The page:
Friday, April 10, 2009

Do you do Windows?

Word on the street is that Microsoft will end support for XP on April 14th. They will provide security updates for it until 2014. Surely I'll retire before then :-) I don't consider myself to be a Windows hater, but certainly not a fan. Our school district is 2/3 Macintosh, 1/3 Windows on the desktop. We favor Debian Linux on servers but have Mac and Windows there as well. I'm working on an accurate count of the desktop computers right now.

Windows has been on my mind a lot lately. We've been eaten by our first Worm this week. I spent the last week going computer to computer, installing software and virus updates. We spent at least 10 staff days on these "projects". For us, supporting Windows is a difficult (read time consuming) process. Some of this can be attributed to our relative lack of expertise and standard routines with it but a large share of the problem is due to overall:

  1. Expense - requires seat licenses, critical software updates, domain control, Active directory, virus protection, spyware protection, security controls, 3rd party imaging software.
  2. Requirement of a highly consistent implementation - users have to follow and live within policies to a greater degree.
  3. Complexity of configurations.
  4. Inconsistentency in performance - restarts required, fragmentation.
  5. Complications due to hardware variety. The guessing required to provide consistent service.
The Mac has it's own expense. This is the much debated of course. Clearly you pay more up front for a Mac but many of the expenses I have listed above don't exist or exist to a lesser degree for the Mac. This reduces it's cost over time. I have 8 year old Macs that are serving their limited purpose quite well. They are running a modern Operating System. The PCs running Windows will not provide this level of service for 8 years.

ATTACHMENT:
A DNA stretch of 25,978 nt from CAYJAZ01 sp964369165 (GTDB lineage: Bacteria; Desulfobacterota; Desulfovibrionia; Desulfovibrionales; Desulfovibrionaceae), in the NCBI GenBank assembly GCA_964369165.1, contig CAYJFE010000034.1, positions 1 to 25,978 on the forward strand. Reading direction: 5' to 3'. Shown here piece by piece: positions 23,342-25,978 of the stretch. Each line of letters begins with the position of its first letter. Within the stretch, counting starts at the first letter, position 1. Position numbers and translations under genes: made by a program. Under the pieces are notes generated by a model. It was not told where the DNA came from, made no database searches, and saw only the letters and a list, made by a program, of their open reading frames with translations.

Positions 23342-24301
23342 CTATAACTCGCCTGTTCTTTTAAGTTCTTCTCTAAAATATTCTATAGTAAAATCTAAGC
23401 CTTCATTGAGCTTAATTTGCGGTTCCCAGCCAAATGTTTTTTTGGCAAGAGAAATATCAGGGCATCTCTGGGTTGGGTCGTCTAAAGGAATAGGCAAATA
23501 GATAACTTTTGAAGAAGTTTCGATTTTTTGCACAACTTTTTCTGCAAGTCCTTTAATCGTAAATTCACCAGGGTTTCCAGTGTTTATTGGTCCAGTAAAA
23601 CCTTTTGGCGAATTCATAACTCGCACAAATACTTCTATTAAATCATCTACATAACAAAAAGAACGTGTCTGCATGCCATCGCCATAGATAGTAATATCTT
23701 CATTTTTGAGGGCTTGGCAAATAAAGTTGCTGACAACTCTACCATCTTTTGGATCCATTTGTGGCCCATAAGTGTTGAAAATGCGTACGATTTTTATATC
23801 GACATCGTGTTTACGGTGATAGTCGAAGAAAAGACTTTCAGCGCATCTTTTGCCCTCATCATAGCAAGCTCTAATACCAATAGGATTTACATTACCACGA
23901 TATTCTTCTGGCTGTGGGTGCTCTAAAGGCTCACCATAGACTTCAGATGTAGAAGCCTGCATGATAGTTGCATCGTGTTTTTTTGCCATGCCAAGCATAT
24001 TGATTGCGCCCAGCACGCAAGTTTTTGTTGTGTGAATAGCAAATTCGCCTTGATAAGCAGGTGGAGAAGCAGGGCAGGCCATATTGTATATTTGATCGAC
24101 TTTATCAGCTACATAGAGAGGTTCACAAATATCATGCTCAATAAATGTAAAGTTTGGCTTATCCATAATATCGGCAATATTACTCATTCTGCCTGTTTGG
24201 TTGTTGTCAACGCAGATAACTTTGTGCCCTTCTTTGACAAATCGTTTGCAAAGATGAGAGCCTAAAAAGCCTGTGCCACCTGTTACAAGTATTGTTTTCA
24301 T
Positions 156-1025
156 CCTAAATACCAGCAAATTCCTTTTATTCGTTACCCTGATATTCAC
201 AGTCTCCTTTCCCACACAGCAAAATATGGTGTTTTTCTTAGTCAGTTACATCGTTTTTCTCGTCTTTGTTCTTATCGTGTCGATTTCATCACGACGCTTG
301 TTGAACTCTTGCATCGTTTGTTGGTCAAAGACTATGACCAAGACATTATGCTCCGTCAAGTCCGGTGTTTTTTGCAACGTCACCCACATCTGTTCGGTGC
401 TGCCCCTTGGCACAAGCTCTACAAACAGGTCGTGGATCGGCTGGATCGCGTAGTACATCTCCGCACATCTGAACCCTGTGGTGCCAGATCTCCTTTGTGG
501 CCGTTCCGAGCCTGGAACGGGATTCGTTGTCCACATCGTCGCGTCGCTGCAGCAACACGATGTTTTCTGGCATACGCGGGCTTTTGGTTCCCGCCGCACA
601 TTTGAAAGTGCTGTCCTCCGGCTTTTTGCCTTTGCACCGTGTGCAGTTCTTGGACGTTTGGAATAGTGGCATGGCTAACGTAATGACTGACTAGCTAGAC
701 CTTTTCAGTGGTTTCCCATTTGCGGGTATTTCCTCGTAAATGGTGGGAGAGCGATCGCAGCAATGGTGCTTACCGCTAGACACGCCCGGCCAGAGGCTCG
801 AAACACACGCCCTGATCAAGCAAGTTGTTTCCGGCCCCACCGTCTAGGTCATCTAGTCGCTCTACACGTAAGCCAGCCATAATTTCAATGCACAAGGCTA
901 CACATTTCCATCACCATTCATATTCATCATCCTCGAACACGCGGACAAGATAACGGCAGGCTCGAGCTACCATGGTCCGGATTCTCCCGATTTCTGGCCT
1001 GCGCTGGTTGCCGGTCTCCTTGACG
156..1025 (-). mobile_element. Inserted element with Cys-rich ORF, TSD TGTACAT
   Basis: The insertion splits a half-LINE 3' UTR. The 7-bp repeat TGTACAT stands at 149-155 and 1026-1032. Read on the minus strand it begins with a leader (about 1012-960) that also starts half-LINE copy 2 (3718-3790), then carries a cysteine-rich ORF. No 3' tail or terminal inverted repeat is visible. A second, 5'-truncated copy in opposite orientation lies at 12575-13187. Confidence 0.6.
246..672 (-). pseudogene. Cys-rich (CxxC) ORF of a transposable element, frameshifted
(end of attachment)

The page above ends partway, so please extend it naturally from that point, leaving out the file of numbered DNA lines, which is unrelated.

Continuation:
While my preference would be to standardize on Macintosh computers, I am not the only one who makes this decision. I have to do my best to support whatever is "chosen". As a tech director I look at 1500 computers and think we'd be better off with a standard desktop for all staff across the district - whether it's Mac, Windows or Linux. Any of them should be supported using standard configurations, management and imaging strategies. If we have to have routines that encompass 3 Operating Systems, we have to be incredibly gifted or crazy.

All that said, what is a "reasonable" diversity? There might be compelling reasons for having Windows in a High School computer lab. A few computer labs would be relatively easy to manage. I think my small staff, along with some dedicated technology teachers, could handle this. But it doesn't make sense to complicate computer support further than this when there is so little money and time to go around.

Given that we have a number of Windows computers. 1, 2, 3, or 4 computer labs in a building, what is good Windows management? We have a small staff. We are willing but short on time. How do we sustain this and provide Windows reliability?
  1. Get a good inventory of the hardware and where it is located.
  2. Select a method for keeping the image of the computers clean.
  3. Keep a library of clean, basic, images.
  4. Find a way to distribute the image.
  5. Find a way to update OS with service packs, virus protection, anti-spy software.
  6. Maintain hardware repairs.
But wait! A number of these computers are donated to us right? Shouldn't we just thank our lucky stars, bow down and put our nose to the Windows grindstone? No one is donating Macs to us. This bowing to "free" computers is at the root of a growing armada of Windows computer. The armada is begging for attention but we have not planned accordingly.

Perhaps there is a place for Windows in our children's education. Let's say that we support a computer lab in each high school. That's 3 labs - around 75-90 computers. Why not buy new Windows computers every 4 years for our labs. We can start with a good image, manage them well, and then retire them to the general building (teachers and mini labs). But (here's the twist) before you send them out to the masses, install Linux on them. Ubuntu Linux for education.

Taking this further, let's put Linux on every donated computer. Any computer over 3 years old could be managed with a Linux image or as a terminal, controlled by a Linux server.

Do we do Windows? Sure. But let's keep this in perspective. This is an age of constraint right? Time to consider what we can afford rather than living on credit right? Time to be practical and sustain our resources as best we can.


tdfoxdale said...

Sounds like a good solution, David. Now, to sell it!